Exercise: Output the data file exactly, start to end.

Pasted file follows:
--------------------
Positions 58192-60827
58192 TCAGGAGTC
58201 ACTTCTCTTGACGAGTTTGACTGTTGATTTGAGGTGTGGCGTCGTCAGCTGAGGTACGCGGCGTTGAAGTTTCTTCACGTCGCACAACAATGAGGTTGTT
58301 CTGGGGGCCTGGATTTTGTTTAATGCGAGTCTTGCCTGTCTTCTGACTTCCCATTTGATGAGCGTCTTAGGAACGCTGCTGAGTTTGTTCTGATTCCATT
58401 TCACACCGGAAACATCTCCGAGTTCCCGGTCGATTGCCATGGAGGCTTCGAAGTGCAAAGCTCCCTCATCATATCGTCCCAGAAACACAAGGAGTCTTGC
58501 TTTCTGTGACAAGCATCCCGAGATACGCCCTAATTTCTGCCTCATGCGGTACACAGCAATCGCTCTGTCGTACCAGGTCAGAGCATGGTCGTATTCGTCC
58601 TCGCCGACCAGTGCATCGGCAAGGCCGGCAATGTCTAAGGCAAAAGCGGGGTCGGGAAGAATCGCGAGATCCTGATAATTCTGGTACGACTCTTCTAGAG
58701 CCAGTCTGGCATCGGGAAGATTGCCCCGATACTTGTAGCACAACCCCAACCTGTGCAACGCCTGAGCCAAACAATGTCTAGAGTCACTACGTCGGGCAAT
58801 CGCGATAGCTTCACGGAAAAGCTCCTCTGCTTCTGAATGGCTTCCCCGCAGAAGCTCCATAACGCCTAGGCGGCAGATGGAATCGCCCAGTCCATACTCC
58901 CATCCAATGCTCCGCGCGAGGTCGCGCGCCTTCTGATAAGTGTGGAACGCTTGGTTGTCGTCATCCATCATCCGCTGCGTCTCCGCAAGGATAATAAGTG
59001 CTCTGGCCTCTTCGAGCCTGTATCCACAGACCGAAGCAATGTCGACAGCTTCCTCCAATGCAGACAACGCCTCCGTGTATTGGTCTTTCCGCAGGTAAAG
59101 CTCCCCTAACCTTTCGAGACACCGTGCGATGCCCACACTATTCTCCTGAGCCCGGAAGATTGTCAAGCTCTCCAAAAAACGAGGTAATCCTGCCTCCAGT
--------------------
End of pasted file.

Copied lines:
Positions 58192-60827
58192 TCAGGAGTC
58201 ACTTCTCTTGACGAGTTTGACTGTTGATTTGAGGTGTGGCGTCGTCAGCTGAGGTACGCGGCGTTGAAGTTTCTTCACGTCGCACAACAATGAGGTTGTT
58301 CTGGGGGCCTGGATTTTGTTTAATGCGAGTCTTGCCTGTCTTCTGACTTCCCATTTGATGAGCGTCTTAGGAACGCTGCTGAGTTTGTTCTGATTCCATT
58401 TCACACCGGAAACATCTCCGAGTTCCCGGTCGATTGCCATGGAGGCTTCGAAGTGCAAAGCTCCCTCATCATATCGTCCCAGAAACACAAGGAGTCTTGC
58501 TTTCTGTGACAAGCATCCCGAGATACGCCCTAATTTCTGCCTCATGCGGTACACAGCAATCGCTCTGTCGTACCAGGTCAGAGCATGGTCGTATTCGTCC
58601 TCGCCGACCAGTGCATCGGCAAGGCCGGCAATGTCTAAGGCAAAAGCGGGGTCGGGAAGAATCGCGAGATCCTGATAATTCTGGTACGACTCTTCTAGAG
58701 CCAGTCTGGCATCGGGAAGATTGCCCCGATACTTGTAGCACAACCCCAACCTGTGCAACGCCTGAGCCAAACAATGTCTAGAGTCACTACGTCGGGCAAT
58801 CGCGATAGCTTCACGGAAAAGCTCCTCTGCTTCTGAATGGCTTCCCCGCAGAAGCTCCATAACGCCTAGGCGGCAGATGGAATCGCCCAGTCCATACTCC
58901 CATCCAATGCTCCGCGCGAGGTCGCGCGCCTTCTGATAAGTGTGGAACGCTTGGTTGTCGTCATCCATCATCCGCTGCGTCTCCGCAAGGATAATAAGTG
59001 CTCTGGCCTCTTCGAGCCTGTATCCACAGACCGAAGCAATGTCGACAGCTTCCTCCAATGCAGACAACGCCTCCGTGTATTGGTCTTTCCGCAGGTAAAG
59101 CTCCCCTAACCTTTCGAGACACCGTGCGATGCCCACACTATTCTCCTGAGCCCGGAAGATTGTCAAGCTCTCCAAAAAACGAGGTAATCCTGCCTCCAGT